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March 23, 2017

Don't fall foul of the water laws

Don’t fall foul of the water laws Published:  06 September, 2016 UK water companies and the WRAS water regulations body are urging plumbers and homeowners alike to make sure they know the ‘water laws’ before undertaking any plumbing work. In many cases, work on new and existing plumbing systems, as

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Better food waste capture 'good for local authorities'

10 June 2016 | Martin Read More needs to be done to improve food recycling and food waste capture, according to the Renewable Energy Association (REA) and Local Authority Recycling Advisory Committee (LARAC). In a joint statement, the two organisations have expressed concerns following the release last month of

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Pressures driving businesses to opt for different workplace models

18 October 2016 | Herpreet Kaur Grewal Changing business priorities are driving corporations to consider different workplace models.   The latest report by CoreNet Global, in partnership with architecture firm’s HOK’s WorkPlace practice, studies the impact of co-working from a corporate real estate (CRE) perspective and examines the drivers of co-working

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What Sort of Survey Should I Have?

Unless you’re a building professional and can give a property a thorough inspection yourself then it’s vital to get your potential house looked at before you buy it. If you are getting a mortgage, the provider will carry out a property valuation to ensure that the house or apartment is

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BDC 319 : Aug 2024

March 23, 2017

Don't fall foul of the water laws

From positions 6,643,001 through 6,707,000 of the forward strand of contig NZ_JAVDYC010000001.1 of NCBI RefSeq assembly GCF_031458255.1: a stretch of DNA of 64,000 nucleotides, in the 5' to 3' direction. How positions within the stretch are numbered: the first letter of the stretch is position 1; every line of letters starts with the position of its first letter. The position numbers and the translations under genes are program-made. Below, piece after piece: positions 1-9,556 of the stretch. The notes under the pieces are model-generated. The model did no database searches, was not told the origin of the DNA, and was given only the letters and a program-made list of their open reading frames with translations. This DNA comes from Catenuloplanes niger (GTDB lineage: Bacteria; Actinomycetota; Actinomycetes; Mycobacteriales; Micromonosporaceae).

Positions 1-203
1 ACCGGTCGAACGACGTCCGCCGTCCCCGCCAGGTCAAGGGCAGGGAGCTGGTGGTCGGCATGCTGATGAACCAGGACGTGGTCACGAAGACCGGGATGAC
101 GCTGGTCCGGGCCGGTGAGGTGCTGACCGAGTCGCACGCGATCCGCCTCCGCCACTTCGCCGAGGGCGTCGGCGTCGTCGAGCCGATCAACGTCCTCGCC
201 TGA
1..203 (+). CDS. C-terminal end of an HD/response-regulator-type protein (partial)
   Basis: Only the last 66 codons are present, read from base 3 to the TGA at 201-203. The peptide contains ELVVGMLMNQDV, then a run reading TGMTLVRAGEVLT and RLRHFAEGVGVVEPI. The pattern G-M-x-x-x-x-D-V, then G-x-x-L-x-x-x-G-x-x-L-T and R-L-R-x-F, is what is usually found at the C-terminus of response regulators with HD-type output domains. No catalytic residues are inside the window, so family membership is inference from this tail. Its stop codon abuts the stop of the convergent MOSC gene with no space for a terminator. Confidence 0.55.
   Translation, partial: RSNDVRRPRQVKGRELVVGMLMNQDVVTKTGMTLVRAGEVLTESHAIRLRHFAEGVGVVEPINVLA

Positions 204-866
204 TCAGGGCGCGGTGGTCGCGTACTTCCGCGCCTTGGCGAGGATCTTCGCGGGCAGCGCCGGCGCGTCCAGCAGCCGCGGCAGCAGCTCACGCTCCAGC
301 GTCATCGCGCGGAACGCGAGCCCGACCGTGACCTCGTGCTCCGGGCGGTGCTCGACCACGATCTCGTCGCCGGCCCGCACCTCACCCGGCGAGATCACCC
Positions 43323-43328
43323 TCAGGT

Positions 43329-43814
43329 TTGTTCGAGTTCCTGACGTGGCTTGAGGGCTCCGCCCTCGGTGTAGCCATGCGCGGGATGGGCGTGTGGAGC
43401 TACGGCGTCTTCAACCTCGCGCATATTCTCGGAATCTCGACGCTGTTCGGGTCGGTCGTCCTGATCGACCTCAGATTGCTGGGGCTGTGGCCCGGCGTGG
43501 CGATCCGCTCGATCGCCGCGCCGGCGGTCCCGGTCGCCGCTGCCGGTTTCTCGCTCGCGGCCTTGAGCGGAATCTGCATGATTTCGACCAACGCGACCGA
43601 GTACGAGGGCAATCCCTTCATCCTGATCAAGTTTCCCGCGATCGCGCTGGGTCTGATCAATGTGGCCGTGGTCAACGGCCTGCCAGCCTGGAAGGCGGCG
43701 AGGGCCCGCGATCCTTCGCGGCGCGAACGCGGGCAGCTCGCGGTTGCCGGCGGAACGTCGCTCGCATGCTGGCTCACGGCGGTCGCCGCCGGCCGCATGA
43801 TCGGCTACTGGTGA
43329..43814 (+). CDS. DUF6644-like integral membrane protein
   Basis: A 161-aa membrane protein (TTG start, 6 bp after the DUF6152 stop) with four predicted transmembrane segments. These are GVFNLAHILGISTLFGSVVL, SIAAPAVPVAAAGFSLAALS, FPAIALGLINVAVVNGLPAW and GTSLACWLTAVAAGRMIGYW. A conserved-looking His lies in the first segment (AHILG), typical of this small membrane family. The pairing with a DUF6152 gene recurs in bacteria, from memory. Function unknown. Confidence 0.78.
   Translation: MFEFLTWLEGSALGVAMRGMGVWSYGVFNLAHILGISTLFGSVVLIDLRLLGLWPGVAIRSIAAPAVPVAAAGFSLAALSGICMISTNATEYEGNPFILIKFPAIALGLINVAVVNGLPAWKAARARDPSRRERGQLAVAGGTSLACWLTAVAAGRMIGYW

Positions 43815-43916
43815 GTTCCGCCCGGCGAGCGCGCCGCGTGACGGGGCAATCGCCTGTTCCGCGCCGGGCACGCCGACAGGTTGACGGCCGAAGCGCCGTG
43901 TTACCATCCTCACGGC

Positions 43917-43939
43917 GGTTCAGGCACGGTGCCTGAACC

Don’t fall foul of the water laws Published:  06 September, 2016 UK water companies and the WRAS water regulations body are urging plumbers and homeowners alike to make sure they know the ‘water laws’ before undertaking any plumbing work. In many cases, work on new and existing plumbing systems, as well as some types of water installation, must be notified to, and approved by, the local water supplier before it can begin. This is to make sure the work meets the Water Supply (Water Fittings) Regulations, which are designed to keep drinking water supplies safe and healthy. The regulations apply to many types of domestic and commercial plumbing – from building new houses or extending business premises, to everyday work such as installing certain types of bidets or large baths. Julie Spinks, managing director of the Water Regulations Advisory Scheme (WRAS), explained: “The UK enjoys high-quality, safe drinking water and we want to make sure it stays that way. “Unfortunately, very few people are aware of their legal responsibilities to ensure certain types of plumbing work comply with these important regulations. “Getting permission is quick and free, but failure to notify your local water supplier could result in extra costs to put poor plumbing right or, worse, contamination of water supplies and a court prosecution. “Our message to homeowners is simple – if you are planning some plumbing installation work, take a few minutes to seek professional advice from your local water supplier, WRAS, or from a WaterSafe approved plumber who is familiar with the regulations.” The notification and consent process takes up to 10 days and is free of charge. In many cases, the water supplier will simply need a description of the planned work and the contact details of those undertaking it. Types of plumbing work that must be notified to water suppliers include: Building a house or other property/structure Extending or altering the water system on a non-household building Changing the use of a building or installing water systems, such as rainwater harvesting Installing a swimming pool or pond over 10,000 litres A garden watering system (unless operated by hand) A bath which holds more than 230 litres of water A bidet with an upward spray or flexible hose A pump or booster that delivers water at a rate of more than 12 litres/min A reverse osmosis unit (for cleaning water) A water treatment unit that produces waste water A reduced pressure zone valve assembly or similar Any water system outside a building that is either less than 750mm (0.75 metres) or more than 1,350mm (1.35 metres) below ground. This list is not exhaustive and extra requirements are in place in Scotland and Northern Ireland. Approved plumbers – those already trained to meet the strict regulations for installing pipes and fittings which supply drinking water – are able to carry out some types of work without prior notification. WaterSafe is the central body for approved professional plumbers in the UK – approved plumbing businesses can be found using the postcode search at www.watersafe.org.uk. To find out more about the Water Fittings Regulations, visit www.wras.co.uk/notification.   Source link